Oil-Water Displacements in Microscopic Capillaries
- C.C. Templeton (Shell Development Co.) | S.S. Rushing Jr. (Shell Development Co.)
- Document ID
- Society of Petroleum Engineers
- Journal of Petroleum Technology
- Publication Date
- September 1956
- Document Type
- Journal Paper
- 211 - 214
- 1956. Original copyright American Institute of Mining, Metallurgical, and Petroleum Engineers, Inc. Copyright has expired.
- 4.1.5 Processing Equipment, 4.1.2 Separation and Treating
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Methods previously developed for the study of liquid displacements in microscopic capillaries (inner diameters of 3 to 40 microns) have been used to investigate oil-water displacements in capillaries initially filled with water. Displacement calculations assuming perfect displacement and no capillary pressure hysteresis yielded oil effective viscosities smaller than the macroscopic viscosities. For a given liquid pair, the oil effective viscosity decreased both with decreasing capillary size and with increasing oil-water viscosity ratio. This behavior can be explained by the existence of an annular water film (20 Å to 260 Å thick) on the capillary wall.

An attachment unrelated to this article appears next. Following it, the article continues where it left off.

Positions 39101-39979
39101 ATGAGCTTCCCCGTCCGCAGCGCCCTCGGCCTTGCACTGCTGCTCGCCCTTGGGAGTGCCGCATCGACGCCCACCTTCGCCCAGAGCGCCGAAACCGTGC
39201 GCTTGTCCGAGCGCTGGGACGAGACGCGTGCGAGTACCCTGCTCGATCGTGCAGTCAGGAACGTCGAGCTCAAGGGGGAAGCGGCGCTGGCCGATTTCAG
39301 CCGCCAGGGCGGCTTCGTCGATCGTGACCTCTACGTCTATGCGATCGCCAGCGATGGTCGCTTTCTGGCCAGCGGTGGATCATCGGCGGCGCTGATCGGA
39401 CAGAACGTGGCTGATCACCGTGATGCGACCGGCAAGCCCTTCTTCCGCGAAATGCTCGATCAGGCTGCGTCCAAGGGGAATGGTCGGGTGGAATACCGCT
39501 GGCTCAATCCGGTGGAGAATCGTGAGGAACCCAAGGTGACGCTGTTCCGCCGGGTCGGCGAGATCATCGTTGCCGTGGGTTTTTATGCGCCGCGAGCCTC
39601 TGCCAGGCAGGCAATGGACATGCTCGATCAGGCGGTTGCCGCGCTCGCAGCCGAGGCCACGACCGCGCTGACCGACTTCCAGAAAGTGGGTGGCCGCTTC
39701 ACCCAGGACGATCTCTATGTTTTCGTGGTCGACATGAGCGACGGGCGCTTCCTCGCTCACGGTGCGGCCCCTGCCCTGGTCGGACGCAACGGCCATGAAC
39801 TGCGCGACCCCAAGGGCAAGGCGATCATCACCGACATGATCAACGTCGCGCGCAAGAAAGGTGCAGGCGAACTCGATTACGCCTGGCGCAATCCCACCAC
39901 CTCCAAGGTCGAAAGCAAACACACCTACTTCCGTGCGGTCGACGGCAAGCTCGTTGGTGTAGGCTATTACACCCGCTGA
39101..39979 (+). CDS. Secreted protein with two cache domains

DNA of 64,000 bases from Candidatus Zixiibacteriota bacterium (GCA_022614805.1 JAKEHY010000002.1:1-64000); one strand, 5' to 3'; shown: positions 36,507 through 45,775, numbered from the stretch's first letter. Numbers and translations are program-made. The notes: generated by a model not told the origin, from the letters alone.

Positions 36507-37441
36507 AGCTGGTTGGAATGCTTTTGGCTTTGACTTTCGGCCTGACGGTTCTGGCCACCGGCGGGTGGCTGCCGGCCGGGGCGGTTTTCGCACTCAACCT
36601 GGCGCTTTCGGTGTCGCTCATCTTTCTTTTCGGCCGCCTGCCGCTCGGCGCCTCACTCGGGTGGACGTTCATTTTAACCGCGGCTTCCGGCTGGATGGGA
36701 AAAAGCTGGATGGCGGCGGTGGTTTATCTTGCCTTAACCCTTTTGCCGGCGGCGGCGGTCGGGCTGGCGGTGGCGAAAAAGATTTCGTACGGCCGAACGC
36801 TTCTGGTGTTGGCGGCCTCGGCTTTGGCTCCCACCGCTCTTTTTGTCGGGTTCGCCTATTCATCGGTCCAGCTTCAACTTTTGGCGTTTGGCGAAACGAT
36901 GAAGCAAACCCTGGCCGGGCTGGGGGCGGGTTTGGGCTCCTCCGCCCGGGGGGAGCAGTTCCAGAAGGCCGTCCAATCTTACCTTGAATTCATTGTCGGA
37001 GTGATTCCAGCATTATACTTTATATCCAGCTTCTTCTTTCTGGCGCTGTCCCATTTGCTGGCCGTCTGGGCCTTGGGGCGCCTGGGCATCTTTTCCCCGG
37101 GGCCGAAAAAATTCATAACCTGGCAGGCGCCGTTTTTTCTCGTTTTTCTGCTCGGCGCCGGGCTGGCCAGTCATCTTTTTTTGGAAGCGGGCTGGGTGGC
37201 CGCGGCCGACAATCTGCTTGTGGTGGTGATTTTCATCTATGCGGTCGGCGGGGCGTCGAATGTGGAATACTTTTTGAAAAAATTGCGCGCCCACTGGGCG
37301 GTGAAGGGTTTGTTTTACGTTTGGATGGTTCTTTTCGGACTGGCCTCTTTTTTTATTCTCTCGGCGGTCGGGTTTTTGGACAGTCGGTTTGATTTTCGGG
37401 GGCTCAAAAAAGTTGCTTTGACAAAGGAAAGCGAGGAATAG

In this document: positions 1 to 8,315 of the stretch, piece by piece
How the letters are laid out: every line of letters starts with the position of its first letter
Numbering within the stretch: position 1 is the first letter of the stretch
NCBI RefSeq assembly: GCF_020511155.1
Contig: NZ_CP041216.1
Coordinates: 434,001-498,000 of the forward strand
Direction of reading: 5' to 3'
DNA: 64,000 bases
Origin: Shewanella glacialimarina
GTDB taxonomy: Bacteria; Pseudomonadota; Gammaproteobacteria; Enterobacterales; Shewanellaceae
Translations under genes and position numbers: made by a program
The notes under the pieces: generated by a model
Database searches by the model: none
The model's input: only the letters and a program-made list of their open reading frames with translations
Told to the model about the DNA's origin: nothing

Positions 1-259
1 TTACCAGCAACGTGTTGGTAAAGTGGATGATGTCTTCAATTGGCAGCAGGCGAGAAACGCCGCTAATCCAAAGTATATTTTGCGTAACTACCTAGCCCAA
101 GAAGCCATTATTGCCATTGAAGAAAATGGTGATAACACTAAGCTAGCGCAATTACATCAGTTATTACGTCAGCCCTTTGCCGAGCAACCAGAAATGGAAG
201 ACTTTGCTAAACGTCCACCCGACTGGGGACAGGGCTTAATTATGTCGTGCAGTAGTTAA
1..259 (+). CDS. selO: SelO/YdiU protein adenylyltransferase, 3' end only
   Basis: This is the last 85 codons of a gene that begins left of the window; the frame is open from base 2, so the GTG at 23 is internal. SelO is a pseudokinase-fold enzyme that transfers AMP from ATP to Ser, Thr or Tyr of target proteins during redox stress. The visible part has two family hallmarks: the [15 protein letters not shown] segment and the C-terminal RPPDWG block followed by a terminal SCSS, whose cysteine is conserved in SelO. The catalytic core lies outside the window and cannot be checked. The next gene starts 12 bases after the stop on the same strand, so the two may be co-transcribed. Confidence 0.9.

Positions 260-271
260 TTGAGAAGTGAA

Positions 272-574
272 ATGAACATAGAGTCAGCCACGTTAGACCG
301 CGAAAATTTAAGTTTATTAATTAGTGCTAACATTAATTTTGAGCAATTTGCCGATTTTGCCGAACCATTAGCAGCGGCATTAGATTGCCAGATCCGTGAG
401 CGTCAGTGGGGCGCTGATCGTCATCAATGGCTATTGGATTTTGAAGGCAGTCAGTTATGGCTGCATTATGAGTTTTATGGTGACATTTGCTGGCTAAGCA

When the capillary was first filled with oil, the ratio of the oil effective viscosity to the normal oil viscosity was highest for the first water displacement and decreased with subsequent displacements. Sometimes the oil effective viscosity ratio during the initial water displacement was greater than unity.
In a previous paper, a technique was described for studying air-liquid and liquid-liquid displacements in very small capillaries of uniform diameter, in the hope that such microscopic data would further the understanding of the nature of multiphase fluid flow through porous media. That paper contained comprehensive data for air-liquid displacements in Pyrex capillaries, with a few data for oil-water displacements in capillaries initially filled with water.
The purpose of this paper is to present more complete results for oil-water displacements in capillaries initially filled with water, and to describe for the first time such observations in capillaries initially filled with oil. In this way the effect of the wetting history of the system upon the displacement process may be studied.
The basic techniques employed were described in the previous paper. The measuring procedure and the working equations will be briefly summarized here and a few modifications will be pointed out. For the present study, temperature control within 0.1 degrees C was obtained by placing the microscope and its immediate accessories in a thermostated air bath made of a steel frame covered with plexiglas.
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